September 2, 2014

Medina
Partly cloudy
70°F

Medina County Home is home to a big tree

LAFAYETTE TWP. — Sometimes the winner of the annual Medina County Big Tree Contest is right in your own backyard.

Or front yard. Or both.

Medina County Soil and Water Conservation District staff members Jim Dieter and Beth Schnabel verify the measurements of this year’s Big Tree Contest winner — a northern catalpa on the grounds of the Medina County Home. (GAZETTE PHOTO BY JOHN GLADDEN)

Medina County Soil and Water Conservation District staff members Jim Dieter and Beth Schnabel verify the measurements of this year’s Big Tree Contest winner — a northern catalpa on the grounds of the Medina County Home. (GAZETTE PHOTO BY JOHN GLADDEN)

Each year, the contest highlights a selected species of tree found in Medina County. The public is invited to nominate the biggest examples they can find. Staff from the Medina County Soil and Water Conservation District measure the trees to determine the winner.

The species selected for the 2011 competition is the northern catalpa — an easily identified tree due to its giant heart-shaped leaves, long seed pods that look like green beans, and fragrant bouquets of early summer flowers.

The SWCD received two dozen entries from all over the county. After measuring each for crown spread, height and circumference, this year’s champ is a grand northern catalpa is in the backyard of the Medina County Home. And the county home’s backyard is straight out the front door of the SWCD office.

That makes you, the Medina County taxpayer, the winner of this year’s big tree contest. Congratulations!

The purpose of the competition is to draw attention to the role trees play in our lives — providing everything from lumber for our houses to shade and wind protection, from animal habitat to the beauty they add to the landscape.

Catalpa trees are rare in forests, said Jim Dieter, SWCD technician.

Instead, they were often planted around old farmsteads — and the Medina County Home is a former farm. There are several catalpas on the property — from saplings to a stump sculpted into an eagle by a woodcarver.

The species is naturally rot-resistant, which is why farmers favored the lightweight lumber for fence posts and rails.

Another catalpa at the county home draws more attention than the champion tree, due to its dramatic V-shaped trunk. It leans toward the bigger tree like an old friend.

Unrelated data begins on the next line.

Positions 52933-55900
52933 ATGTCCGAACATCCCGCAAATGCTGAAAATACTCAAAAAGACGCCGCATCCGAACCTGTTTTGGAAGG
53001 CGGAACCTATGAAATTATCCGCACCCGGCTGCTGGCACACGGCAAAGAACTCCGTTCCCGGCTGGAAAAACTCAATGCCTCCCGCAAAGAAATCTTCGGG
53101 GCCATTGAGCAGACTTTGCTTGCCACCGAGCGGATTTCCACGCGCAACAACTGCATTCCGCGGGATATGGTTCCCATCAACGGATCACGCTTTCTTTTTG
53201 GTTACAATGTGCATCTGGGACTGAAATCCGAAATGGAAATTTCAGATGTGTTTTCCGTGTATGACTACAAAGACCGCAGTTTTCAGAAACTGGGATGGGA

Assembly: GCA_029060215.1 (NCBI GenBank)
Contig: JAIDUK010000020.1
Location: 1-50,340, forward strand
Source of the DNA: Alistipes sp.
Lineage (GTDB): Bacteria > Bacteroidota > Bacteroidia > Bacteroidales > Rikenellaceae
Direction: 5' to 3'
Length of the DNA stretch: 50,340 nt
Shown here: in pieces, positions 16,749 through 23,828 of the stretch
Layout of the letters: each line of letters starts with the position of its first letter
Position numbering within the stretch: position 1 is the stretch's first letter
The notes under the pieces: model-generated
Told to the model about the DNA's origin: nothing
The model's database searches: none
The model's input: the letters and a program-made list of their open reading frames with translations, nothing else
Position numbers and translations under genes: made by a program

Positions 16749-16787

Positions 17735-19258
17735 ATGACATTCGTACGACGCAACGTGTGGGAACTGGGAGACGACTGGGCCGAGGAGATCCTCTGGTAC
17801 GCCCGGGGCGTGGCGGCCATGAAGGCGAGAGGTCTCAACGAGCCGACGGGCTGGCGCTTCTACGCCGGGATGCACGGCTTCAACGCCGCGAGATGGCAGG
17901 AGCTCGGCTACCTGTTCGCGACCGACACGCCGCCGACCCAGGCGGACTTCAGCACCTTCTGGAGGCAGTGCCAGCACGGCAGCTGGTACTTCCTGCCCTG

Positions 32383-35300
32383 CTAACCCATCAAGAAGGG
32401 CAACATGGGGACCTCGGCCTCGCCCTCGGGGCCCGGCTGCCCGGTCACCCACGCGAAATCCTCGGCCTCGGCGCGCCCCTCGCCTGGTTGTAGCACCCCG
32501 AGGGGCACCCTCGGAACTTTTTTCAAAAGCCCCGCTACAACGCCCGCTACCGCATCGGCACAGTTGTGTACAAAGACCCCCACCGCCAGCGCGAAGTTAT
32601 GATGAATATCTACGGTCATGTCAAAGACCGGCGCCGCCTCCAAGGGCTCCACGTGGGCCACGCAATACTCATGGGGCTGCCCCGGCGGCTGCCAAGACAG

“It’s an easy climber,” said county home administrative assistant Christine Sullivan.

Recently retired county home superintendent Lynn Remington, who all but grew up there when her mother served as superintendent before her, used to play on the catalpas when she was little, Sullivan said.

County home resident Jeffry Eichelberger, who enjoys walking the grounds and doing yard work, helped Sullivan measure the tree when it was nominated.

At 59 feet, it was not the tallest tree in the competition, but it had the greatest circumference at 202 inches and the widest crown at 67 feet.

Each tree receives a score based on the three measurements. The winner came in at 278 points — 38 points higher than the runner-up.

“It looks pretty healthy, so it should stick around for a while yet,” Dieter said.

If you’d like to visit the 2011 champion northern catalpa tree and its neighbors, you can do so noon to 6 p.m. Oct. 8 and 9 when the Medina County Home will be a point of interest on this year’s Fall Foliage Tour, said SWCD education specialist Beth Schnabel. Details and a tourmap are available at www.medinaswcd.org.

At the SWCD annual meeting on Oct. 22, representatives of the Medina County Home will be presented with a plaque and a gift certificate for tree seedlings.

The Big Tree Contest, in its ninth year, is co-sponsored by the SWCD and The Gazette.

Contact John Gladden at gladden@frontier.com or on Twitter @thatjohngladden.